Temper tantrums typically occur because connections in a child’s brain have not yet developed in a way that allows for powerful feelings to be managed in socially acceptable ways. This week, we will look at distress tantrums, temper tantrums that are the result of genuine emotional pain.

A distress tantrum is activated by one or more “alarm systems” in the emotional part of your child’s brain. The alarm systems referred to include rage, fear, and separation distress. When these alarms are triggered, your child’s body and brain are flooded with stress chemicals, resulting in an out-of-balance child.

It is important to understand these dramatic changes in the body and brain because during a distress tantrum, your child’s thinking functions and verbal centers, which control comprehension and verbal expression, are unavailable. Expecting to talk to your child or expecting your child to talk to you about his or her feelings is unrealistic. Your child is only able to discharge the strong emotions.

Your role during a distress tantrum is to provide comfort while your child is in the throws of these biochemical changes in his or her brain and body. When you provide understanding and a calm presence to your child during this distressful time, you help your child develop important stress-regulating systems and stress-regulating connections in his or her brain. As you comfort your child during one of these tantrums, you are using your mature body’s arousal system, which will help to calm and teach your child’s immature arousal system. When your child receives help for the intense feelings of rage, frustration, and/or distress, the brain is developing pathways that will allow your child to calm himself down when under stress. This is a learning process, which means your child will learn to have more control over intense emotions over time.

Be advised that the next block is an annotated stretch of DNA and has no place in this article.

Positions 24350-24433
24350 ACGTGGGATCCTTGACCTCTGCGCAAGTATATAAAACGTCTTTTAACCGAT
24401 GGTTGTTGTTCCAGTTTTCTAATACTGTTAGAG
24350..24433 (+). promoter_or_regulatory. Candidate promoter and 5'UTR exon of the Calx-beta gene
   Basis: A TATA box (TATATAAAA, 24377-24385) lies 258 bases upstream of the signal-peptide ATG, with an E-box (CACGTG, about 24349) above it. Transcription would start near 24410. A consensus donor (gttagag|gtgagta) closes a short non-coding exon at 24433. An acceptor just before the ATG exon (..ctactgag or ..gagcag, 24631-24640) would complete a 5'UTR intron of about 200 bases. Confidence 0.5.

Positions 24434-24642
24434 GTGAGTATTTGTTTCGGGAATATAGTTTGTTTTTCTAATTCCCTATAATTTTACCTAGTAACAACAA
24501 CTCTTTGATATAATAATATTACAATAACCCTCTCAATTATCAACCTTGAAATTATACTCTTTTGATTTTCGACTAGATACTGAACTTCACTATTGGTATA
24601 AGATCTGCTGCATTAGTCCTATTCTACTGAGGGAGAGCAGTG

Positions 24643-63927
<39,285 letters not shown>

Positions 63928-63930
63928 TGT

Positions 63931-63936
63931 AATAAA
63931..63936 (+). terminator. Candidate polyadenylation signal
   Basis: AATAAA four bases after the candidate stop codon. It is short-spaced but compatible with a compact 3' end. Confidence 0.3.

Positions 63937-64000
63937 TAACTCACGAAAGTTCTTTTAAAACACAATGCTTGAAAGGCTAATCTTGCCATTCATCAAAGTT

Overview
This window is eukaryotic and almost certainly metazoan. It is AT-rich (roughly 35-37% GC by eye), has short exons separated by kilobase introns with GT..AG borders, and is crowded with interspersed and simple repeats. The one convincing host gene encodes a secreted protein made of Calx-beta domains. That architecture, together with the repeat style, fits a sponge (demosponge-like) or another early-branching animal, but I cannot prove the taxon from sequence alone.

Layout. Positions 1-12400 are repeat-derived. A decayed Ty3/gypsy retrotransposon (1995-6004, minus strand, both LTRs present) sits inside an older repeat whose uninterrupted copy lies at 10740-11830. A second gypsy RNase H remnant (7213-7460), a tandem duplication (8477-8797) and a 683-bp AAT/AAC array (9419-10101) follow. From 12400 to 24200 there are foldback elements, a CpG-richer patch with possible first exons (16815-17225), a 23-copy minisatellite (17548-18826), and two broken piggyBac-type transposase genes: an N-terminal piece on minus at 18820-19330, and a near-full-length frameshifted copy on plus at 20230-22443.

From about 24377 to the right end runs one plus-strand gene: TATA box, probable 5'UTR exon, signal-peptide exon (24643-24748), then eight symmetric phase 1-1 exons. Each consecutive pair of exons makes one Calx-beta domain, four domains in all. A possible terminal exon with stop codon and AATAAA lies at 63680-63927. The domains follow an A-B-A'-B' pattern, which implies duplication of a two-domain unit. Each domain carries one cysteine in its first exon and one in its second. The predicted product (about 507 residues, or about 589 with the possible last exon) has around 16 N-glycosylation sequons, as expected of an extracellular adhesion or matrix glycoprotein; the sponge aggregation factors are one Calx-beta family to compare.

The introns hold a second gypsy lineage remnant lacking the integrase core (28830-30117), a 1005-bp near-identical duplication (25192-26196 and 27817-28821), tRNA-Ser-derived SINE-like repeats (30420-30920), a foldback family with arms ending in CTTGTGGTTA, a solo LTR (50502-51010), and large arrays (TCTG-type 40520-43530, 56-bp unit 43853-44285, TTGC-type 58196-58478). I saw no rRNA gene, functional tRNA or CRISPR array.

Here are some ideas about how to handle a distress tantrum:

  • Provide simple choices and do so calmly. For example, if your child is upset about breakfast, ask him if he would rather have orange juice or apple juice.
  • Provide distraction. Distraction engages the area of the brain that promotes curiosity, which can naturally override the rage or distress systems. Curiosity and interest also activate chemicals that reduce stress and promote positive feelings. Distraction is most effective when used before your child’s brain and body are totally out of balance.
  • Cuddle. If you can feel calm and in control yourself, it can really help to tenderly hold a child in distress. As you hold your distressed child close to you, your calmness will help bring your child’s brain and body back in balance. Cuddling releases calming chemicals.
  • Be mindful. Remind yourself that the distress of the moment can be real. Young children have a perspective totally different from that of adults. If an older sibling takes a toy from a younger sibling, the younger sibling may view this as a real loss. For a younger child, this loss may mean everything at that moment.
  • Anticipate. Contemplate. Ask yourself, “What can I do now to avoid distress later?” Decide what is worth fighting about. Where can you relax rules and expectations?

Not all tantrums are struggles for power.